Tocopherol acetate is a chemical compound of vitamin e and acetic acid. It’s other name is Vitamin E Acetate. Tocopherol, (vitamin E), is present in many natural sources: milk, wheat germ oil, plant leaves, vegetable oils, (safflower, corn, soybean, cottonseed and sunflower), yellow vegetables, unprocessed cereals, grains and nuts. Tocopherol is twice as potent from natural sources than made synthetically.

SUPPLEMENTS – Benefits of Vitamin E – Cautions

Vitamin E can be a dietary supplement in natural or synthetic form. Vitamin E protects cells from free radical damage, increases muscular development, helps prevent anemia and protects the body from losing vitamin A and C. Synthetic dietary supplements flush excess out of the body but burden the kidneys. The body is unable to utilize most of its nutrients.

There are always cautions to heed when taking dietary supplements. Read all ingredient labels closely. Know the proper dosage. Certain dietary supplements can interact and interfere with prescribed medications. If in doubt, contact your health care provider before taking any supplements.


Vitamin E is used in skin, hair or body care beauty products: creams, lotions, soaps, cosmetics, sunscreens, shampoos and conditioners. It attacks free radicals and protects collagen levels. Visible signs of skin aging are reduced. Fine lines and wrinkles are eliminated with firmer skin. Caution! When tocopherol acetate is used in cosmetic or skin care products it may cause adverse affects: itching, rashes, hives or contact dermatitis.

For making home crafts, (soaps, lotions, creams, etc…) tocopherol acetate will not fight mold, bacteria or yeasts. It will extend the shelf life of an unstable oil.


There are different types of tocopherol. You will notice a distinction between them with the prefix letters, d or dl. The prefix letter d indicates it came from a natural source. The dl prefix indicates it was made synthetically. The various names on the labels could read, “d-alpha tocopherol, “dl-alpha tocopherol”, “d-alpha tocopherol acetate” or “dl-alpha tocopherol acetate”. The natural version is reddish-gold in color. The synthetic version is clear in color.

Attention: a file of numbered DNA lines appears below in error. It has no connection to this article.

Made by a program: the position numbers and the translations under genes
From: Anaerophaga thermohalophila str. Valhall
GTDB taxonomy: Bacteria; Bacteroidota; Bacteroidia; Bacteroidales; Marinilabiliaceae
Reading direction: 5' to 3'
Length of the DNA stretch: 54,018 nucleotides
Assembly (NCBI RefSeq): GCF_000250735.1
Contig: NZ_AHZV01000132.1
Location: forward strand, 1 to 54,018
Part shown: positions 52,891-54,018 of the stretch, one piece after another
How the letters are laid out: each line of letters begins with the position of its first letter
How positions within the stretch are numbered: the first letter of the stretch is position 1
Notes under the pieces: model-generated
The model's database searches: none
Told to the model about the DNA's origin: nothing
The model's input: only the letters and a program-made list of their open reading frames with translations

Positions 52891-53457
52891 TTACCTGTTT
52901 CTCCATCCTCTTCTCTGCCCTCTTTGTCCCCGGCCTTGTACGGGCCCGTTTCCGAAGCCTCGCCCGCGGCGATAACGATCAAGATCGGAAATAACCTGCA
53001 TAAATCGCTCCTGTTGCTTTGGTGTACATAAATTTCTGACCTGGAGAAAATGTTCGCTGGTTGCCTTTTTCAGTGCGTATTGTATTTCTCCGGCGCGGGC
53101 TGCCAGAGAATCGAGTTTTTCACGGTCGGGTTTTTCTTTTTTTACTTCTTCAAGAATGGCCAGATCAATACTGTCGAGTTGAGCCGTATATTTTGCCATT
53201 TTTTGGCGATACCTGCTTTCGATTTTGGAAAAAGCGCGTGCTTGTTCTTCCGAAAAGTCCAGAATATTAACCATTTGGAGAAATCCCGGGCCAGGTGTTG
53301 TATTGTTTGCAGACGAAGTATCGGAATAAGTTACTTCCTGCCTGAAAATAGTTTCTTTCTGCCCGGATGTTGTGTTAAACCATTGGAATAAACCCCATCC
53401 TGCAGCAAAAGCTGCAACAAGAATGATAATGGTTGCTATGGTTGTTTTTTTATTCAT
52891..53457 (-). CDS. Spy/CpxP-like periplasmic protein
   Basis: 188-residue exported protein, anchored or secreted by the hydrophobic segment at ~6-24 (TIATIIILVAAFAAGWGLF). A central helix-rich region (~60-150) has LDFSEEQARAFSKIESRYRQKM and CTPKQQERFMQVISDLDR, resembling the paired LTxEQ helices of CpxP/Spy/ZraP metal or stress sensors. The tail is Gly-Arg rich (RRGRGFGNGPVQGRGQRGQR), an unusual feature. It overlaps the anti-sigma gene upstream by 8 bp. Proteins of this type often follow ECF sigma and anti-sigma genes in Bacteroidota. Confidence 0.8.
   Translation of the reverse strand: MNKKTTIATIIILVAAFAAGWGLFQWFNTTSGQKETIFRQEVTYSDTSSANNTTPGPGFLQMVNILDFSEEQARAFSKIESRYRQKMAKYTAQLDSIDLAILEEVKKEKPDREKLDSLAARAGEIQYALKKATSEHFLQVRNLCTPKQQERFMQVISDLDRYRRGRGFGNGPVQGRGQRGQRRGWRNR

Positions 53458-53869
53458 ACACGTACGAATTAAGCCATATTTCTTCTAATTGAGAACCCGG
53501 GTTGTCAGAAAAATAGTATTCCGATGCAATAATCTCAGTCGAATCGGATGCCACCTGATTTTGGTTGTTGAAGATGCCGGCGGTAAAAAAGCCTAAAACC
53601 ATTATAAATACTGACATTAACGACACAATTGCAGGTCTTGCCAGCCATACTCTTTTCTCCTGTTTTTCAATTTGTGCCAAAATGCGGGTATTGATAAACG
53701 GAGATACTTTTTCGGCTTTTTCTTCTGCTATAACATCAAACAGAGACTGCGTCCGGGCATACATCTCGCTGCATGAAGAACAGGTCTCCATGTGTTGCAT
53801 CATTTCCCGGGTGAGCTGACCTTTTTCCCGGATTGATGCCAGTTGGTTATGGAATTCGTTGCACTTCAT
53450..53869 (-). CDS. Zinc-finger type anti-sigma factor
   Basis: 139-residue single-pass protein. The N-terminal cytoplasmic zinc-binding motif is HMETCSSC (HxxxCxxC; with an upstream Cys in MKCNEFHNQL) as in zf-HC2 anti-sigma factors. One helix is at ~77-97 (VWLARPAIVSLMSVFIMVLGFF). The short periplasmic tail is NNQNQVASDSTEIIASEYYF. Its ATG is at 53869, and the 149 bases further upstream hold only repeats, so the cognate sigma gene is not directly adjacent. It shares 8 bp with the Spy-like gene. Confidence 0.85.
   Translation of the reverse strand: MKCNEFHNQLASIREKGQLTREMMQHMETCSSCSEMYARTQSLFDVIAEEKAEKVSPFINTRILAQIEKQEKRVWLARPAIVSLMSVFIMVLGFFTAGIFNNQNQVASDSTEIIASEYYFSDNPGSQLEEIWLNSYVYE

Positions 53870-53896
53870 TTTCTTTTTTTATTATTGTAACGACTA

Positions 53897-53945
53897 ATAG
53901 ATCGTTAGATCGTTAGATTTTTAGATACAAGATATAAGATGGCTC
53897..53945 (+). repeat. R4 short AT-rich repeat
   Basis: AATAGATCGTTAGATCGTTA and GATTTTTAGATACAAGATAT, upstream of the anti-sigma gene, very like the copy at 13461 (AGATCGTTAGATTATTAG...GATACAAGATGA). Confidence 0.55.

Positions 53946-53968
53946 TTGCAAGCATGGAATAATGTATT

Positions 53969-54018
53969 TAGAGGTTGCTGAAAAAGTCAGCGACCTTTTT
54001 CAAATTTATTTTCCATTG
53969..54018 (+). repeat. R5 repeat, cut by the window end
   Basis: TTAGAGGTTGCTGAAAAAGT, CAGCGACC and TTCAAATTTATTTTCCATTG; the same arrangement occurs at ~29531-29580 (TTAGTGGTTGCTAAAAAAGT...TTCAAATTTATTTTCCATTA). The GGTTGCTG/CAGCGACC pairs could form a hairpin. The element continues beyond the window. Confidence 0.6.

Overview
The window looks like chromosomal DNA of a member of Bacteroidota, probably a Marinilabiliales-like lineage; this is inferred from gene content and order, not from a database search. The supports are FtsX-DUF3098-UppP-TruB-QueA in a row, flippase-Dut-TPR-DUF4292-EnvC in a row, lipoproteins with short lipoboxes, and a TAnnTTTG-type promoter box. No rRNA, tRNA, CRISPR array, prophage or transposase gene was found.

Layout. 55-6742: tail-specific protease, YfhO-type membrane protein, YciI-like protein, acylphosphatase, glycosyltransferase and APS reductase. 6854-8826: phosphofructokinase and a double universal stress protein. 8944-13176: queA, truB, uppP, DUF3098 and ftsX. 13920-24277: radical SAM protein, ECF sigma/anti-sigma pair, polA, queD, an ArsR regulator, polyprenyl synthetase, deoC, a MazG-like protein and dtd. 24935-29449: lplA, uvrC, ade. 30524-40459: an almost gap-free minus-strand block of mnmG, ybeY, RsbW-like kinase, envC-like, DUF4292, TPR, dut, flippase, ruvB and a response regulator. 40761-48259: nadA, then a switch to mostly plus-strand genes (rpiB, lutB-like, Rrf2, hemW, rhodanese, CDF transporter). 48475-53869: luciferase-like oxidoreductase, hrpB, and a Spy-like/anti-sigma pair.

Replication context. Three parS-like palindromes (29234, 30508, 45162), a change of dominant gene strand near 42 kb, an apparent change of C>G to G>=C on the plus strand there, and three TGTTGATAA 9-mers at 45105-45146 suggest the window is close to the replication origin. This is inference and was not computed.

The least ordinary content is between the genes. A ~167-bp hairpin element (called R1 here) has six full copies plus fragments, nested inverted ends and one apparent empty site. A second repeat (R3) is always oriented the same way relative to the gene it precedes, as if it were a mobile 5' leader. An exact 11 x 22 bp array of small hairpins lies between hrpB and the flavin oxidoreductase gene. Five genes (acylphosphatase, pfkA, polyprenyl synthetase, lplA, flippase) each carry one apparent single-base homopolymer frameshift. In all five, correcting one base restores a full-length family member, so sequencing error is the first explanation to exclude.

D-alpha tocopherol is made from natural sources. It’s the most biodegradable form, preferred by the body. It’s better absorbed and retained for a longer time in the body. It has antioxidants! It attacks free radicals. It protects the skin, somewhat, from damaging UV rays.

DL- alpha tocopherol is the synthetic version of vitamin e, developed in laboratories around the world. It’s found in many commercial products. Dl-alpha tocopherol does not contain the same nutrients as naturally derived d-alpha tocopherol. Manufacturers use the dl version because it’s cheap to make.

Caution! The dl version in body care products can disrupt the endocrine system, cause toxic effects and enhance skin cancer, caused by UV-B radiation.

Caution! Tocopherol acetate can be contaminated in the manufacturing process by a skin bleaching chemical, hydroquinone. Hydroquinone is commonly used in skin lightening products. Hydroquinone is banned in Japan, Australia and Europe, due to toxic concerns. The FDA approved hydroquinone but since August 29, 2006 has revoked its approval by stating, “hydroquinone cannot be ruled out as a potential carcinogen”. The FDA currently classifies it as safe, as currently used. It can be effective for skin lightening when used properly. It can also cause skin sensitivity. Currently, in the USA, over the counter topical products, with up to 2% hydroquinone, may be sold without a prescription. Prescription skin lightening products may contain up to 4% hydroquinone.

So, you make the choice! Don’t just fall for the “contains vitamin E” gimmick! Stay as close to nature as possible. Check your ingredient labels closely for the d or dl prefix!

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